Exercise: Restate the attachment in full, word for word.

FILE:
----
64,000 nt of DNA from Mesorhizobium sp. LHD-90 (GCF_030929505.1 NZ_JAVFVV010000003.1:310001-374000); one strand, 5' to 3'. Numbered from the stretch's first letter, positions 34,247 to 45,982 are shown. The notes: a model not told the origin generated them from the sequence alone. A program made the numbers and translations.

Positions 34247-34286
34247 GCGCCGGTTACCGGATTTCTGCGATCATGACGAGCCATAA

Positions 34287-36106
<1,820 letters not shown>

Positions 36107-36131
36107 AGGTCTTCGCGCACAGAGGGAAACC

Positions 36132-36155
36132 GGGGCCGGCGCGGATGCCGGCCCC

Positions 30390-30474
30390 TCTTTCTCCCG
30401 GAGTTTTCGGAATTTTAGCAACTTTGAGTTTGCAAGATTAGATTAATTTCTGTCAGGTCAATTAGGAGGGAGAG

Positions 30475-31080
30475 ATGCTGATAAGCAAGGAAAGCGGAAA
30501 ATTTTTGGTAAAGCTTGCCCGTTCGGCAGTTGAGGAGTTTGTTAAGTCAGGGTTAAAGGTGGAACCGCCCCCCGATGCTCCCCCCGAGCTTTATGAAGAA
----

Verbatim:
64,000 nt of DNA from Mesorhizobium sp. LHD-90 (GCF_030929505.1 NZ_JAVFVV010000003.1:310001-374000); one strand, 5' to 3'. Numbered from the stretch's first letter, positions 34,247 to 45,982 are shown. The notes: a model not told the origin generated them from the sequence alone. A program made the numbers and translations.

Positions 34247-34286
34247 GCGCCGGTTACCGGATTTCTGCGATCATGACGAGCCATAA

Positions 34287-36106
<1,820 letters not shown>

Positions 36107-36131
36107 AGGTCTTCGCGCACAGAGGGAAACC

Positions 36132-36155
36132 GGGGCCGGCGCGGATGCCGGCCCC

Positions 30390-30474
30390 TCTTTCTCCCG
30401 GAGTTTTCGGAATTTTAGCAACTTTGAGTTTGCAAGATTAGATTAATTTCTGTCAGGTCAATTAGGAGGGAGAG

Positions 30475-31080
30475 ATGCTGATAAGCAAGGAAAGCGGAAA
30501 ATTTTTGGTAAAGCTTGCCCGTTCGGCAGTTGAGGAGTTTGTTAAGTCAGGGTTAAAGGTGGAACCGCCCCCCGATGCTCCCCCCGAGCTTTATGAAGAA